Christian’s CornStand Jam will remember Butler County man this weekend with RiversEdge event

Christian Unger used to sell fresh farm corn near Flub’s Dariette in Hamilton.

After Christian Unger died by suicide in 2019 at age 28, his family was devastated. But friends who were musicians approached them, wanting to do something in memory of the man known locally for selling farm-fresh corn from a stand in Hamilton since he was 12.

On Saturday, organizers will host the third annual Christian’s CornStand Jam from noon to 11 p.m. at the RiversEdge amphitheater in Hamilton’s Marcum Park.

The free event features five bands, and there will be food trucks, drinks, activities for kids, raffles and a silent auction.

The bands will be North 2nd Crew; Miss Jacque; The Inturns; Bunch James & the All Night Drivers; and Frech & Co.

Proceeds go to mental health awareness organizations and scholarships to local high schools. If the expected 2,000-3,000 people attend, “we will be the largest mental-health awareness event in Butler County,” said Christian Unger’s father, Jim. He estimates last year’s event attracted 1,500 people though the day.

Christian Unger started selling sweet corn from Burwinkel Farms in Ross at age 12 from a stand near the Flub’s Dariette each summer until his death.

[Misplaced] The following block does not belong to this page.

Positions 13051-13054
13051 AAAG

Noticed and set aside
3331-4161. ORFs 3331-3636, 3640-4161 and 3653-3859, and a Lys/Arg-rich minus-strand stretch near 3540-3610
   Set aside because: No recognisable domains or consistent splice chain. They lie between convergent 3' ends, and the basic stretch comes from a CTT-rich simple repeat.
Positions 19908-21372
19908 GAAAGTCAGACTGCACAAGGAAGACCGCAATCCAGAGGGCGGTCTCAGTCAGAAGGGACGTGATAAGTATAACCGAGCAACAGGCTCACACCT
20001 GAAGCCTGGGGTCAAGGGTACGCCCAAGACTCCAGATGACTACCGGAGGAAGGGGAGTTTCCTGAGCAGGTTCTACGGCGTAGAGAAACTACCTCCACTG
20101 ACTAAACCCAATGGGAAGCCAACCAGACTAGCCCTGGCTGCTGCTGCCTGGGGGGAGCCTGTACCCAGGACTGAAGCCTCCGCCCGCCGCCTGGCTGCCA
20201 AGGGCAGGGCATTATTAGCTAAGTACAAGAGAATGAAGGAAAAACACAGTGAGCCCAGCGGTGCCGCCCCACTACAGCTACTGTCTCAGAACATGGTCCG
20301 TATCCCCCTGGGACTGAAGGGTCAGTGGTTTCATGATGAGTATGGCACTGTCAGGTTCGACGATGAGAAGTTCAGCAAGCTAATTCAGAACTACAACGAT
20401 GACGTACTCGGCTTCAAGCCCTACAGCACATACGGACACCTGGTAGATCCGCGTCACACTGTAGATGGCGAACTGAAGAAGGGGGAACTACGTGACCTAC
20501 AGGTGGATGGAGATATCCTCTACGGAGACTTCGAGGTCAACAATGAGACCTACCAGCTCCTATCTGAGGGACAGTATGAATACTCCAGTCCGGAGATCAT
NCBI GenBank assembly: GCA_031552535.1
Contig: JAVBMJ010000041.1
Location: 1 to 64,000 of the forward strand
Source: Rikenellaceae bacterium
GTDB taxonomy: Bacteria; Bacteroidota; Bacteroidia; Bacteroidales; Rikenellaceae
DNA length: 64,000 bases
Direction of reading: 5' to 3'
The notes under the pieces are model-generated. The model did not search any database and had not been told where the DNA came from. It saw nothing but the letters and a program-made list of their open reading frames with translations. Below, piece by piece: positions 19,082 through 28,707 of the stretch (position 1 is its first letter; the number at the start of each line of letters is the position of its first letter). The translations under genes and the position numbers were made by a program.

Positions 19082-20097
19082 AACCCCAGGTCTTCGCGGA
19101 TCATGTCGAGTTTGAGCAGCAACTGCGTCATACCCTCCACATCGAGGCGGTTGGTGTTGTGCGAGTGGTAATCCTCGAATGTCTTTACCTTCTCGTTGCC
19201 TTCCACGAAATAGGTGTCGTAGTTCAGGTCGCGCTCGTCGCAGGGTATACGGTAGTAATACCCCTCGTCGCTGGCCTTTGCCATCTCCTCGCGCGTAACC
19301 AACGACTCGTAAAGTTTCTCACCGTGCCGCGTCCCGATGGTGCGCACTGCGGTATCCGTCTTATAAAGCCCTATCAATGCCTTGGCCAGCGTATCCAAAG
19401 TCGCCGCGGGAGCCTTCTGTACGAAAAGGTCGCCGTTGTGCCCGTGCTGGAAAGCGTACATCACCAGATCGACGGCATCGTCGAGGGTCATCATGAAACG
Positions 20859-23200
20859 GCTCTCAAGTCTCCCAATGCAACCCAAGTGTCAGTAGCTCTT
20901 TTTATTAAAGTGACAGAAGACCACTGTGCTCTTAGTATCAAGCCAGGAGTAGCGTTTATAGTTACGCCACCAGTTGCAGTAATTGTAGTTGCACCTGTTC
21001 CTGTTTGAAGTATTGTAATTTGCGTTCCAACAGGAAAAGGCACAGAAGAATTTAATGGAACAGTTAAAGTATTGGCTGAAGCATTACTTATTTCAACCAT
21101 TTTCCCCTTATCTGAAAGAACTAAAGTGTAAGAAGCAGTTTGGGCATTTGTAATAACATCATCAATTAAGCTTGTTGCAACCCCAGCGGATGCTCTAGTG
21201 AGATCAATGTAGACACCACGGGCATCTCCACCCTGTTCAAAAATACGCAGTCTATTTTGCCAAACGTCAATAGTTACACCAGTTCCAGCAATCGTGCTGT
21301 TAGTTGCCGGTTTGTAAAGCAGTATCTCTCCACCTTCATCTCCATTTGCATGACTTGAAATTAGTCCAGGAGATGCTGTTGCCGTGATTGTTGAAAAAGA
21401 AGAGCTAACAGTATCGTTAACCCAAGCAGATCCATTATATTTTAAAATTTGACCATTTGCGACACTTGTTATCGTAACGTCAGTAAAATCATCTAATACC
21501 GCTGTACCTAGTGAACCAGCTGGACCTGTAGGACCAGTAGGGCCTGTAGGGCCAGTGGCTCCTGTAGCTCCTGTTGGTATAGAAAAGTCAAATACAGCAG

“He loved doing it,” said Jim Unger, who lived in Ross Twp. at the time, but now lives in Hamilton. “It was a really good summer gig for him.”

Christian Unger played football and was a good wrestler at Ross High School, where he graduated in 2009. But many people knew him as “the kid who sold the corn,” who would put up his big yellow-and-burgundy sign that said “Ross Ohio Sweet Corn.”

“He had the most loving heart,” his father said about his kind son.

When Christian was 18, his father noticed he was acting differently and took him to the hospital, where he was admitted for about a week and diagnosed with schizophrenia.

“That’s when our world flipped upside-down,” Jim Unger said.

The family chose to share his diagnosis with family and friends, rather than hide the illness. A decade later, 18 days before his suicide, he bought a gun from a gun shop without his family’s knowledge. At the place on a form that asked about mental illness, “of course, he put ‘no,’ because he wanted the gun,” Jim Unger said.

“I just want people to come and lift up the people that are struggling,” Unger said about Saturday’s event. “That’s what I want most.”

“It’s always nice when people are supporting each other,” Kristen Smith of the Butler County Suicide Prevention Coalition said about the Unger family’s friends stepping forward.

There will be help for struggling people and their families. Among several organizations that will have tables at the event is NAMI (the National Alliance on Mental Illness). Organizations will provide information about mental illness and suicide prevention.

Unger especially thanked the event’s executive producer, Monique “Mo” Runzer.

Jim Unger asks people to “just come out and support everyone who’s suffering with mental illness, and let’s support our loved ones who need our help and support.”

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